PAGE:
In the first two chapters of Scott McCloud's book Understanding Comics: The Invisibe Art the author undertakes the task of first defining “Comics” then setting up a vocabulary to examine them, probably to aid the reader in understanding the subsequent chapters of the book. As David Kunzle did in The Early Comic Strip: Narrative Strips and Picture Stories in the European Broadsheet from c.1450 to 1825, McCloud first gives comics a proper definition. In Chapter Two he identifies terms used in analyzing comics, and also sets up principles in which he will chart comics in their artistic style.
Unlike Kunzle, who took a strict four point definition of comics, McCloud choose a definition that boils down to one sentence: “Juxtaposed pictorial and other images in deliberate sequence, intended to convey information and/or to produce an aesthetic response in the viewer.” However, like Kunzle, McClould examines the roots of comics, as they fit his definition specifically, and finds examples in a picture manuscript discovered by Cortes, in the Bayeux Tapestry, and in an Egyptian tomb dating back to 1300 B.C. He also examines more modern “Comics” including non-traditional examples that fit his definition such as Max Ernest's A Week of Kindness which is a sequence of collages that is definitely sequential, thus meeting his definition. McCloud ends the chapter by stating that “Our Attempts to define comics are an ongoing process which won't end anytime soon.” This seems to allow for the definition to be rewritten as new forms of comics are created.
In Chapter two, McCloud identifies some terms and ideas that will apparently be necessary to understand in order to proceed in the book. He explains the word “icon” and how it pertains to comics. McCloud also demonstrates “the masking effect” in which an artist will use simplistic looking characters in very detailed realistic backgrounds, explaining that we can more easily identify, or mask, ourselves with a simplistic character. A triangular chart is used to show how comic style can be charted as it pertains to Reality, Meaning, and the Picture Plane. By using this chart McCloud makes it apparent how comic styles vary, and how they are alike.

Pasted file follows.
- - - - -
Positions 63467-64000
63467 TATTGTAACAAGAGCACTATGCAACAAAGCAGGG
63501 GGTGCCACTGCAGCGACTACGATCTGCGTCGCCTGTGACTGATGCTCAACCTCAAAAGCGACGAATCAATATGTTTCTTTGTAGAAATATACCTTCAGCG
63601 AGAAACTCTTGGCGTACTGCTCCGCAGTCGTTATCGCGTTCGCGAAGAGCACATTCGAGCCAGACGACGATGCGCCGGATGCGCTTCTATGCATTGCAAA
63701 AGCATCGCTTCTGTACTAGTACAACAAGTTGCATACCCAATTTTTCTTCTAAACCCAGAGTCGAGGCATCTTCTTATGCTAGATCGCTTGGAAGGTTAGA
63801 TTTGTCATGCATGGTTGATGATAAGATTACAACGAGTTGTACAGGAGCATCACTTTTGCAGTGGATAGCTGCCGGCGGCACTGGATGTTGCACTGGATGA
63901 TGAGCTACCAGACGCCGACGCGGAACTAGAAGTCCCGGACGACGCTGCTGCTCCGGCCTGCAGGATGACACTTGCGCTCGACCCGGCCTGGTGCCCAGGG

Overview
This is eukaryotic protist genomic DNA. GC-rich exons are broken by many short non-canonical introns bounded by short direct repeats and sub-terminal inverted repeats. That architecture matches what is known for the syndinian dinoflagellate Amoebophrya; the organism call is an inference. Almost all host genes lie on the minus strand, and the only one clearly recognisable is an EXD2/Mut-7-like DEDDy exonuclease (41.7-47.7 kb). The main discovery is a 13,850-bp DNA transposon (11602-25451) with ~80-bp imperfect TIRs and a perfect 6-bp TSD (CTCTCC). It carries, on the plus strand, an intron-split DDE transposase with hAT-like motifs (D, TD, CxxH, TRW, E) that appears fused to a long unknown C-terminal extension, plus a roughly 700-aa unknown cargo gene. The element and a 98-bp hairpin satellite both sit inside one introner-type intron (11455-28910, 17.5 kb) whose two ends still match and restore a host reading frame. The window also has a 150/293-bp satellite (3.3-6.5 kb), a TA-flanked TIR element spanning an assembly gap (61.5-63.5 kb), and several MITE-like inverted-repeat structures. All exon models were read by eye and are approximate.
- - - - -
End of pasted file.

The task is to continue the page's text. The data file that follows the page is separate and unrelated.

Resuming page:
The book is written in the comic style, with picture and text, and McCloud takes full advantage of it. In doing so he shows us the power of the medium. The visual examples are excellent, and necessary to show some of the complicated notions he is explaining. There is also quite a bit of humor in the book, which makes it very easy to read.
The definition McCloud creates in Chapter 1 seemed to be more logical than Kunzle's. He uses “intended to convey information and/or to produce an aesthetic response in the viewer” rather than “a story which is both moral and topical.” Granted, I don't believe McCloud was as concerned with qualifying his definition as Kunzle was, considering what each of their books is about. Nonetheless, I do like McCloud's definition more. The historical perspective that he uses is also as fun as it is informative, fitting in well with the rest of the book.
One of the most interesting parts of Chapter Two was how McCloud demonstrates that in a simplistic drawing of a face we can most easily see ourselves. I was blown away at how well he was able to show a concept that I had lived with my whole life but was never aware of. Yet when he asks “What are you really seeing?” about a simple face drawn by combining a circle with two dots and a line, my instinctive answer was “myself.” McCloud then shows how when we are engaged in conversation with another person, while we have a very realistic mental image of them, the mental image of ourselves is far from realistic, more simple, like a cartoon. The connection makes perfect sense. When I read Calvin and Hobbes as a kid I was Calvin. I could easily imagine myself crusading around in costume as The Dark Knight. When the features are obscured, even by a costume, you can easily relate to the character, even become the character. In showing this McCloud has really revealed to me the power of comics.